The U.S. Court of Appeals for the Eighth Circuit recently held that “[a]n accurate and complete proof of claim on a time-barred debt is not false, deceptive, misleading, unfair, or unconscionable under the FDCPA.”
In arriving at this holding, the Court declined to follow the Eleventh Circuit’s rulings in Crawford and Johnson.
A copy of the opinion in Nelson v. Midland Credit Management, Inc. is available at: Link to Opinion.
As you may recall, in Crawford v. LVNV Funding LLC, the Eleventh Circuit held that a debt collector violates the FDCPA when it files a proof of claim in a bankruptcy case on a debt that it knows to be time-barred.
More recently, in Johnson v. Midland Funding LLC, the Eleventh Circuit held that there is no irreconcilable conflict between the FDCPA and the Bankruptcy Code.
The case decided by the Eighth Circuit began in a fashion similar to the Crawford and Johnson cases. The debtor defaulted on a consumer debt. Roughly nine years later, the debtor filed a Chapter 13 petition in bankruptcy court. The agent for the owner of the debt filed a proof of claim. The debtor objected to the proof of claim on the grounds that the debt was time-barred under Missouri law. The bankruptcy court disallowed the claim and the debtor subsequently sued the creditor’s agent, alleging that filing a proof of claim on a time-barred debt violates the FDCPA. The district court dismissed the case for failure to state a claim upon which relief can be granted.
In affirming the district court’s dismissal, the Eighth Circuit took issue with the Eleventh Circuit’s reasoning in Crawford. In Crawford the Eleventh Circuit found that the concerns underlying the rule against litigating, or threatening to litigate, time-barred debts apply equally to debt collectors filing proofs of claim on stale debts. But the Eighth Circuit stated that Crawford “ignores the differences between a bankruptcy claim and actual or threatened litigation.”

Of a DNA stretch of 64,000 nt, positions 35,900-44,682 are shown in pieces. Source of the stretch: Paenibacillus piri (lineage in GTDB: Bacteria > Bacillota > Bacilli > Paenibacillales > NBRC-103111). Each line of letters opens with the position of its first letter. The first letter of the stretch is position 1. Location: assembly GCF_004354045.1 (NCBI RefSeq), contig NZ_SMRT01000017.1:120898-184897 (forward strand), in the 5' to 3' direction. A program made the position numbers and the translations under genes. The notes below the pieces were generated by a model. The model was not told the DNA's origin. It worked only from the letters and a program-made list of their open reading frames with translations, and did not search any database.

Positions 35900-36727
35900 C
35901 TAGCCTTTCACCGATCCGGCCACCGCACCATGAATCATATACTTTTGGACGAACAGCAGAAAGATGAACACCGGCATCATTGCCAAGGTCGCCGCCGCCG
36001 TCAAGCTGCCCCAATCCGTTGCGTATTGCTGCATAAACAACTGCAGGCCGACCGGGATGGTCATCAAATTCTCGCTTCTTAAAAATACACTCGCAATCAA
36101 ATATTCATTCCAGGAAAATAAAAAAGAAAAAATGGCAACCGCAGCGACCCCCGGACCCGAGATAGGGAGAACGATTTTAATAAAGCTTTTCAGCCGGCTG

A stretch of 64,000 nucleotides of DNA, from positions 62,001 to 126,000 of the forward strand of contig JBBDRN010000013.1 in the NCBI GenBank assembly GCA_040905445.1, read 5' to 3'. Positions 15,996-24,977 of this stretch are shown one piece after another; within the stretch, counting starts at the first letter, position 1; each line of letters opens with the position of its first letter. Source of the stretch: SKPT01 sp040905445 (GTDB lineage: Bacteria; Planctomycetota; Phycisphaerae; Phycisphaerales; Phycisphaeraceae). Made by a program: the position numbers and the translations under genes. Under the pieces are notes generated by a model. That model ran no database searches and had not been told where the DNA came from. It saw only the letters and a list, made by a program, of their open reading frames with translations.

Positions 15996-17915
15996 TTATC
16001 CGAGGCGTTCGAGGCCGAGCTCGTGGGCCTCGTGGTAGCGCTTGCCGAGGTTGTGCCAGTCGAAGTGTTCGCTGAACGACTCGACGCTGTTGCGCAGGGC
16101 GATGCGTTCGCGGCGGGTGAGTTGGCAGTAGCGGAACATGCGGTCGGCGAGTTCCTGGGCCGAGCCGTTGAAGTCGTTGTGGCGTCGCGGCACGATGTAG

The court listed some examples of how bankruptcy and collection litigation are different with regard to the protections provided to debtors. For instance, in bankruptcy debtors have the assistance of trustees who have a statutory obligation to object to unenforceable claims. Also, objecting to a time-barred proof of claim in bankruptcy is not as burdensome as defending a collection lawsuit filed on an old debt. And a proof of claim “does not expand the pool of available funds in bankruptcy,” thus debtors in bankruptcy do not have as much at stake as a defendant in a collection lawsuit.
The Eighth Circuit found that because these bankruptcy protections are sufficient to satisfy the FDCPA’s concerns, there is no reason to further protect debtors who enjoy those protections or to supplement the remedies already provided by bankruptcy itself.